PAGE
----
What really happened on Easter Island
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First version: Easter Island is a small 63-square-mile patch of land — more than a thousand miles from the next inhabited spot in the Pacific Ocean. In A.D. 1200 (or thereabouts), a small group of Polynesians — it might have been a single family — made their way there, settled in and began to farm. When they arrived, the place was covered with trees — as many as 16 million of them, some towering 100 feet high.
These settlers were farmers, practicing slash-and-burn agriculture, so they burned down woods, opened spaces, and began to multiply. Pretty soon the island had too many people, too few trees, and then, in only a few generations, no trees at all.
As Jared Diamond tells it in his best-selling book, , Easter Island is the “clearest example of a society that destroyed itself by overexploiting its own resources.” Once tree clearing started, it didn’t stop until the whole forest was gone. Diamond called this self-destructive behavior “ecocide” and warned that Easter Island’s fate could one day be our own.
And that has become the lesson of Easter Island — that we don’t dare abuse the plants and animals around us, because if we do, we will, all of us, go down together.
And yet, puzzlingly, these same people had managed to carve enormous statues — almost a thousand of them, with giant, hollow-eyed, gaunt faces, some weighing 75 tons.
The Greens get painted as economic fringe dwellers but they have gone into the last two elections with:
1) Fully costed policies (which is more than what Labor and the Coalition claim)
2) An understanding that debt is not bad if your investing in the future. Businesses take on debt to increase productive capacity, the principle is no different for governments if the debt is an investment in our future (eg roads).
3) An understanding that you can’t keep spending and still have government programs that most Australians expect (higher education, a social security net etc) without raising taxes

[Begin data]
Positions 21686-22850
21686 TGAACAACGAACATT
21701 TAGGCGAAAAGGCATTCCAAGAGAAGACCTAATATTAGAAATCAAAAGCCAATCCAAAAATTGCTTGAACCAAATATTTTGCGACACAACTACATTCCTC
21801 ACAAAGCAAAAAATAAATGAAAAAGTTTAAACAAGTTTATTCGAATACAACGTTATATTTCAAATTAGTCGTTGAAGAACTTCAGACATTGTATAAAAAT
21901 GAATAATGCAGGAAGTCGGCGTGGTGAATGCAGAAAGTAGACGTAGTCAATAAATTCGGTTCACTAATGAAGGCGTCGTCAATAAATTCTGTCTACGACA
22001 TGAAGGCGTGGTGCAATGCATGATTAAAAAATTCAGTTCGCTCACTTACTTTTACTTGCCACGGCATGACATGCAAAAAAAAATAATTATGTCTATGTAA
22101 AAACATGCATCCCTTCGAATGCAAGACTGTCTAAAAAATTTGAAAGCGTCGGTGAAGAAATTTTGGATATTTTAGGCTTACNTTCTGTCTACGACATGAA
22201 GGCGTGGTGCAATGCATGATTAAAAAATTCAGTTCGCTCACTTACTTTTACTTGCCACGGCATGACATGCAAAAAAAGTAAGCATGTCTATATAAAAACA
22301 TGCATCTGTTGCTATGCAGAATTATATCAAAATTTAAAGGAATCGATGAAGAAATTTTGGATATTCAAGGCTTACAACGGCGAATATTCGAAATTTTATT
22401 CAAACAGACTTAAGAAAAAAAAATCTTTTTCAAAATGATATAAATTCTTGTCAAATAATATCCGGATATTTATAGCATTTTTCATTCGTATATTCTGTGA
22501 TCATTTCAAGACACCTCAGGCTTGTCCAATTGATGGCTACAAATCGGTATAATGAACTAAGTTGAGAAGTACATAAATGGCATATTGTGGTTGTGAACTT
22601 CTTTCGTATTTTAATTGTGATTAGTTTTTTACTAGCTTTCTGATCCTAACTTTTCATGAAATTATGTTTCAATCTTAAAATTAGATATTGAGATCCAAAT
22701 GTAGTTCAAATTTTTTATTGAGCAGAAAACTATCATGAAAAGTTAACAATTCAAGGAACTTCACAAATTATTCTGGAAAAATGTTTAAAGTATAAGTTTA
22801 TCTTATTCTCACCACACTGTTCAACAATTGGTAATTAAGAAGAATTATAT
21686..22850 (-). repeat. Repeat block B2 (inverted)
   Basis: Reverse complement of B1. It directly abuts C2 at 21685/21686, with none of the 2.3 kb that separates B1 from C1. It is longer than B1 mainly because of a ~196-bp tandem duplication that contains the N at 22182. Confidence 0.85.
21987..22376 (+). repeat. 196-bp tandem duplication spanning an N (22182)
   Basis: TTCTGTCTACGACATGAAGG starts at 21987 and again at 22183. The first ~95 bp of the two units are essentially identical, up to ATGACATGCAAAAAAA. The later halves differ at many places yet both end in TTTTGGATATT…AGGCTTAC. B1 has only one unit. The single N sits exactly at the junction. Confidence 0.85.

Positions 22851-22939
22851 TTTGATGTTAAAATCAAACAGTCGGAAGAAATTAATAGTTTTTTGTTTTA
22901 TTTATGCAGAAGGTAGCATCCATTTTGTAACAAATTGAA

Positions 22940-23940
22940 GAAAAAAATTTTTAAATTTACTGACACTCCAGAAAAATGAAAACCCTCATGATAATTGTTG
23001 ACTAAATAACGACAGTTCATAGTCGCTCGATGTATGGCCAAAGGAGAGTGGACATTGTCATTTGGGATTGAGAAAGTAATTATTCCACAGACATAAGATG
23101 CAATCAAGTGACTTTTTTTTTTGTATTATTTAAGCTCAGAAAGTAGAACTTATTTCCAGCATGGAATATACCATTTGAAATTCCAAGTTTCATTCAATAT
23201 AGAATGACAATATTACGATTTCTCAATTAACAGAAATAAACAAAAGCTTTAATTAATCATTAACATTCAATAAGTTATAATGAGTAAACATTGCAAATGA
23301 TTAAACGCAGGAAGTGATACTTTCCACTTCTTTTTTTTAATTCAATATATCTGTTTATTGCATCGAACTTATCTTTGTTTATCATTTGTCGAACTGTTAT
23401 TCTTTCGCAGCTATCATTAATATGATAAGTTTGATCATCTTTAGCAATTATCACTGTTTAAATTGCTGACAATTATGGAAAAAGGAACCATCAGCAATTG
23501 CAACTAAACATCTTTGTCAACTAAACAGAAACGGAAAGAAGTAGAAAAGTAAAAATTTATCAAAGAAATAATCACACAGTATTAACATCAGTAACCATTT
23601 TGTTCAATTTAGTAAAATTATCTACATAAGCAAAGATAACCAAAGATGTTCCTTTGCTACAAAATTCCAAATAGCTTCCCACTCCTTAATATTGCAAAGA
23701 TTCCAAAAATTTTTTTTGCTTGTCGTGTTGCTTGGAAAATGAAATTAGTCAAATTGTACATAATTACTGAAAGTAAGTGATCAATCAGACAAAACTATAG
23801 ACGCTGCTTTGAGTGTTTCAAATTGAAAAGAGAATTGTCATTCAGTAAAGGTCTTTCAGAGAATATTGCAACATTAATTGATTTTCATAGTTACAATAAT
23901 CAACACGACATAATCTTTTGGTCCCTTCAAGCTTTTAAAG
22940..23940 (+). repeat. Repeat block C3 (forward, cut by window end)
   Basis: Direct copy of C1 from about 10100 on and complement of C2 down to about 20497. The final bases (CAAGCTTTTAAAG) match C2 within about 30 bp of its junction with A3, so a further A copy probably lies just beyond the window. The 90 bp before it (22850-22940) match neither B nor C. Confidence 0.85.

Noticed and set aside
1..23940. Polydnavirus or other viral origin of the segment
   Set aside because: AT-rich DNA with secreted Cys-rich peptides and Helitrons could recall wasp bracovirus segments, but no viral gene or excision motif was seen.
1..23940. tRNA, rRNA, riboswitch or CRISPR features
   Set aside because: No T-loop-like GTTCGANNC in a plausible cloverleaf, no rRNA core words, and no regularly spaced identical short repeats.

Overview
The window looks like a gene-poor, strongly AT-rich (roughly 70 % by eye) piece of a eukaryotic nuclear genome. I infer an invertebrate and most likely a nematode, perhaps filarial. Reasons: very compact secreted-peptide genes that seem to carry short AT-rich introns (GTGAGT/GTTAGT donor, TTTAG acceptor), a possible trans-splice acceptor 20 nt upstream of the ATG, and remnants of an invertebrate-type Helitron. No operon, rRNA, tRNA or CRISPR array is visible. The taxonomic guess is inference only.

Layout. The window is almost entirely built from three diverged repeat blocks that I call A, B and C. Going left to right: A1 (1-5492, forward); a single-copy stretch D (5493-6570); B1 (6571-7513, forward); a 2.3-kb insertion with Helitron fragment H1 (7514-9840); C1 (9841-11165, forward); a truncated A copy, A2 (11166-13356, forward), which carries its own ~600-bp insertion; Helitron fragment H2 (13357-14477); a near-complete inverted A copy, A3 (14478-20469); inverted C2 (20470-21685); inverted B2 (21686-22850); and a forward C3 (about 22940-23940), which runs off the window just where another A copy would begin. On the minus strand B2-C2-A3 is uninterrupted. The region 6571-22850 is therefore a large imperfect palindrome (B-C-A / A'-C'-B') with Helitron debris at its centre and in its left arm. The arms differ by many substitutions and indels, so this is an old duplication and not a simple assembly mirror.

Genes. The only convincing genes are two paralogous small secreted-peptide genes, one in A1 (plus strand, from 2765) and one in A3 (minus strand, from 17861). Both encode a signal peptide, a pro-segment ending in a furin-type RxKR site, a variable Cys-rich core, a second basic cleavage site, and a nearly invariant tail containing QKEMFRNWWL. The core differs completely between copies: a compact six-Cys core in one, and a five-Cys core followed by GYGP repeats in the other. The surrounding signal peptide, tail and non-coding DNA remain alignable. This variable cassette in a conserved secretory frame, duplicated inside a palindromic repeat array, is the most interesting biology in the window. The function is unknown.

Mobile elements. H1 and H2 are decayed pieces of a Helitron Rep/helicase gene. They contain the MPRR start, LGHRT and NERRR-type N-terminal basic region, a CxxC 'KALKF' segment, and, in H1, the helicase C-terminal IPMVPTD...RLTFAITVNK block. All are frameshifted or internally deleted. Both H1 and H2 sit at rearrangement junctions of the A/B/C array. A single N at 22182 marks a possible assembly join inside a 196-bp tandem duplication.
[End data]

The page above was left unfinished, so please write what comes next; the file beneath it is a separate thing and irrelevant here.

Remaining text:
4) The environment is integral to economic development (See my post discussing this).
Research beyond the catchy one liners before writing off the Greens as bad for the economy.
The Gonski reforms were the result of a one and half year study, the most comprehensive in 40 years, involving extensive consultation with leading educational and business experts. The Coalition went in pre-election stating that it would bring forward these reforms that would go far in resolving the inequities of the current educational funding system.
What has changed between now and then to warrant it being a shambles? Without the consultation of experts Pyne claims that the new model will be ‘flatter, simpler and fairer’. Yet the question Pyne has to ask is what is fairer than a system that is indifferent to what sector the school belongs to but rather only assigns resources according to needs. All kids, regardless of socioeconomic background. deserve a decent standard of education. When you even have two Coalition led states decrying the removal of Gonski reforms its time for Federal Coalition to rethink their policy backflip.